Fewer US shoppers plan to use credit cards to buy gifts this holiday season and the majority of them have yet to complete their gift buying, according to a new survey from the world's largest retail trade association.
A woman shops for jewellery at Macy's department store in New York, in this December 24, 2007 file photo. [Agencies]
Retailers are bracing for their worst holiday season in about three decades as consumers grapple with falling home prices, rising unemployment, harder-to-get credit and higher costs for necessities like food.
After years of using credit cards and home equity loans to support their lifestyles, holiday shoppers this year plan to use a greater proportion of cash to pay for gift purchases.
According to the National Retail Federation's 2008 Holiday Consumer Intentions and Actions Survey, 41.5 percent of shoppers will use debit and check cards - which are essentially cash - to pay for holiday items this year, compared with 40.1 percent last year.
The number of Americans planning to pay with cash is also up slightly this year to 22.8 percent from 22.1 percent a year ago. People intending to use credit cards as a primary payment method dipped slightly to 31.5 percent this year, versus 32.3 percent last year.
Nearly three-quarters of shoppers said they had completed less than 10 percent of their holiday gift buying, while just 2.2 percent of shoppers said they were finished.
"Americans may be hesitant to purchase expensive gifts this holiday season, but personal and practical gifts will resonate most with shoppers this year," NRF President and CEO Tracy Mullin said in a statement.
According to the survey, which was conducted by BIGresearch and polled 8,758 people Nov 5-11, consumers plan to shop in similar gift categories as last year.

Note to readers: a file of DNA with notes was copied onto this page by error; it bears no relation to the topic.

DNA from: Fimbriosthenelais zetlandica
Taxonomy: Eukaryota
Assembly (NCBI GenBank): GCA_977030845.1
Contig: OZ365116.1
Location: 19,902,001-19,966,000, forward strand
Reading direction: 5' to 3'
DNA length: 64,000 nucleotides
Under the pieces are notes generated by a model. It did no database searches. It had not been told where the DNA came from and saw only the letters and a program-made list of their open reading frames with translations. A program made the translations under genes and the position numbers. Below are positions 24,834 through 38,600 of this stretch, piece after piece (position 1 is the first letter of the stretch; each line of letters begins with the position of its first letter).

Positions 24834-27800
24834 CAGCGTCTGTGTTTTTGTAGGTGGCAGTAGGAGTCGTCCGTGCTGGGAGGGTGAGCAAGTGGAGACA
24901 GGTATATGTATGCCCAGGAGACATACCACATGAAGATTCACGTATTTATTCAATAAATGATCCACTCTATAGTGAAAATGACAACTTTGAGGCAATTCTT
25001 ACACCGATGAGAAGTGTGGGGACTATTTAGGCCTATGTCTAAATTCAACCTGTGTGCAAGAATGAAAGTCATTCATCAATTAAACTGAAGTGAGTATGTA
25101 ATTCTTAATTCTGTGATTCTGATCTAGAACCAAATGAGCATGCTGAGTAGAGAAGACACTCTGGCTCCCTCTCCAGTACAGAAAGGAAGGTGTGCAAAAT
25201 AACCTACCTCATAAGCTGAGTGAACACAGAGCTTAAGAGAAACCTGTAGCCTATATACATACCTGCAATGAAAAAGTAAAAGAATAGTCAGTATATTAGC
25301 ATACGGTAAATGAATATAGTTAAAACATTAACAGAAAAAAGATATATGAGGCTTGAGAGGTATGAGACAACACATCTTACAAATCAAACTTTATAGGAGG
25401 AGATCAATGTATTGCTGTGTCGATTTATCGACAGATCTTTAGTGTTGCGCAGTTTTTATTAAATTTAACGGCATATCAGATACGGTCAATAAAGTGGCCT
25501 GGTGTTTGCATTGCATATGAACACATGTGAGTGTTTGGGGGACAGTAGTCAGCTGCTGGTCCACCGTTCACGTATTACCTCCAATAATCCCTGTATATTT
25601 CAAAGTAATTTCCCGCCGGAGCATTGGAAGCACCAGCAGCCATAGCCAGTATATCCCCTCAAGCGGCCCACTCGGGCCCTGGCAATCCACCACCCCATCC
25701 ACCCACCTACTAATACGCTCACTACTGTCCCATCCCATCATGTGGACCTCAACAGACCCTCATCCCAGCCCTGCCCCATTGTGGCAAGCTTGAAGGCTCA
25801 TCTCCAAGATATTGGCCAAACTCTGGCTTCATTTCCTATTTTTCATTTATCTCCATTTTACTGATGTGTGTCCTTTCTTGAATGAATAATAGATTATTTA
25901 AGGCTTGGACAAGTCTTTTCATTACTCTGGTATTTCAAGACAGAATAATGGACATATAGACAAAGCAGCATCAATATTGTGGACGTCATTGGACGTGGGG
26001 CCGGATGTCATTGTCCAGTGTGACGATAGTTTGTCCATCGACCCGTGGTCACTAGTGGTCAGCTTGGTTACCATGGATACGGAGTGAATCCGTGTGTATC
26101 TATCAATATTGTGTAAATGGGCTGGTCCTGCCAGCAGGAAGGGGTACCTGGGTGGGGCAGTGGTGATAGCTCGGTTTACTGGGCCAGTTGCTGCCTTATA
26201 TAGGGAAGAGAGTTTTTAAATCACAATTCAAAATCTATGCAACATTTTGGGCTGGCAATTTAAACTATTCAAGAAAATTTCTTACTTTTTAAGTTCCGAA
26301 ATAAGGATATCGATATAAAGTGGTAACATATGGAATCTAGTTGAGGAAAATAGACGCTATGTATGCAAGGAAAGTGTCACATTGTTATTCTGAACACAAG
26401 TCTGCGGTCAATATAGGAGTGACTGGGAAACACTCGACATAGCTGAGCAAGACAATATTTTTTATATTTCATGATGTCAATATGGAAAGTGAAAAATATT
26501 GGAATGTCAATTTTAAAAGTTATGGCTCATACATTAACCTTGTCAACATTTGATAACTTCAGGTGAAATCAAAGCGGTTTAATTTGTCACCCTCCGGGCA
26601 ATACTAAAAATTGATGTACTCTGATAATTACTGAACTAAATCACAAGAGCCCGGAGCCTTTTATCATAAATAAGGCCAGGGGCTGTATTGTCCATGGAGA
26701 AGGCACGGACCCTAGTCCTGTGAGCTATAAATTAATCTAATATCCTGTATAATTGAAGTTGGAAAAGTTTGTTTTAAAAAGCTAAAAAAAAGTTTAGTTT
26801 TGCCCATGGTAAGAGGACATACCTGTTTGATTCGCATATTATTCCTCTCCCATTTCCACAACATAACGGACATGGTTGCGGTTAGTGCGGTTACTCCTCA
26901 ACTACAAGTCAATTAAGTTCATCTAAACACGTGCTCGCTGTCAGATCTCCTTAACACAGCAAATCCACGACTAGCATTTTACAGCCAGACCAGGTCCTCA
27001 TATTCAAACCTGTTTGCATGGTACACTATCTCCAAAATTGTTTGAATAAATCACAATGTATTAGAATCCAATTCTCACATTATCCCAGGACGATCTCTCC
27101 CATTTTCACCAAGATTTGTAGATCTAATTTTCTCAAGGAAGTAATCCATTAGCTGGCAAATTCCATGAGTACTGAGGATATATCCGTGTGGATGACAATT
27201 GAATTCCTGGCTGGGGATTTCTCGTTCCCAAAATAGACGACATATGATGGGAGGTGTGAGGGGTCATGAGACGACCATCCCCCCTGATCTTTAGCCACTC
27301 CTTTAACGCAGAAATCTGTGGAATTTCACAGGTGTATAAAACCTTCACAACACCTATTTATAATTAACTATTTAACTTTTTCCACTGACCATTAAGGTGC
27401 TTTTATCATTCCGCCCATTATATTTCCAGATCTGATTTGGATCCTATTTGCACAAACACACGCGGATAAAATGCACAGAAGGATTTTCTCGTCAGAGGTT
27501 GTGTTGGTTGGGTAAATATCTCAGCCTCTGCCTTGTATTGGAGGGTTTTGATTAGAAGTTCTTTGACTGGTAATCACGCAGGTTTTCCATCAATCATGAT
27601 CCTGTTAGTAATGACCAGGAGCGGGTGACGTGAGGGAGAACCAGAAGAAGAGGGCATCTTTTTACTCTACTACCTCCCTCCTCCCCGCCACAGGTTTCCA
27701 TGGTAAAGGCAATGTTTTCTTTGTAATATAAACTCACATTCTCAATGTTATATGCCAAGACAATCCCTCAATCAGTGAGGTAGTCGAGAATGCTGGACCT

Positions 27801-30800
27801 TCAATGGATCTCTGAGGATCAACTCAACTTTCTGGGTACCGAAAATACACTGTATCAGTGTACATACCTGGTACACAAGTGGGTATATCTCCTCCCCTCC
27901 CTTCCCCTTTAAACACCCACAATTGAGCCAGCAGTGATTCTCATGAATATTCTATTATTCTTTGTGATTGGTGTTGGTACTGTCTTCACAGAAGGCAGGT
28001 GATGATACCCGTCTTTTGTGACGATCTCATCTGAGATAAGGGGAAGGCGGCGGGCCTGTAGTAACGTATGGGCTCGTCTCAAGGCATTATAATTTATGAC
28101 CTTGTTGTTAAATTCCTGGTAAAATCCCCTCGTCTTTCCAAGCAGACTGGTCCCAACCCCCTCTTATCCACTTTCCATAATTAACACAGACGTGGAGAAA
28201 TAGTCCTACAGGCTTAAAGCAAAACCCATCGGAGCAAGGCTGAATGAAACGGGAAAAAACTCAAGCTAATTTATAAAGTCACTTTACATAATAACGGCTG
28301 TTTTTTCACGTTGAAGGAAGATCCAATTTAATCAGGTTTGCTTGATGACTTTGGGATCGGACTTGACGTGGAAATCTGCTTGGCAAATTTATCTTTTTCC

Gifts like clothing, music and books top the list this year as 57.4 percent of respondents said they planned to buy clothing and accessories, while 55.6 percent said they intended to purchase books, CDs, DVDs and video games.
Other popular gifts will include new video game systems, Blu-ray DVD players and other electronic items (30 percent), toys (41.6 percent), gift cards/gift certificates (53.5 percent), personal care or beauty items (20.8 percent) and jewelry (19.3 percent).
Retailers from discounter Wal-Mart Stores to high-end department store Nordstrom are cutting prices to lure shoppers, who have been stunned by weeks of bad economic news and significant losses in stock-based savings.
"Though many companies have already been featuring substantial sales and discounts, retailers may still have a few tricks up their sleeves to attract and entice holiday shoppers," Mullin said.
Some of those holiday deals may be too good for consumers to resist, said Phil Rist, executive vice-president of strategic initiatives at BIGresearch.
"Even though consumers will be watchful of their spending this year, shoppers may find the bargains too good to pass up and will treat themselves to something they've had their eye on for months," Rist said.
(China Daily via Agencies November 18, 2008)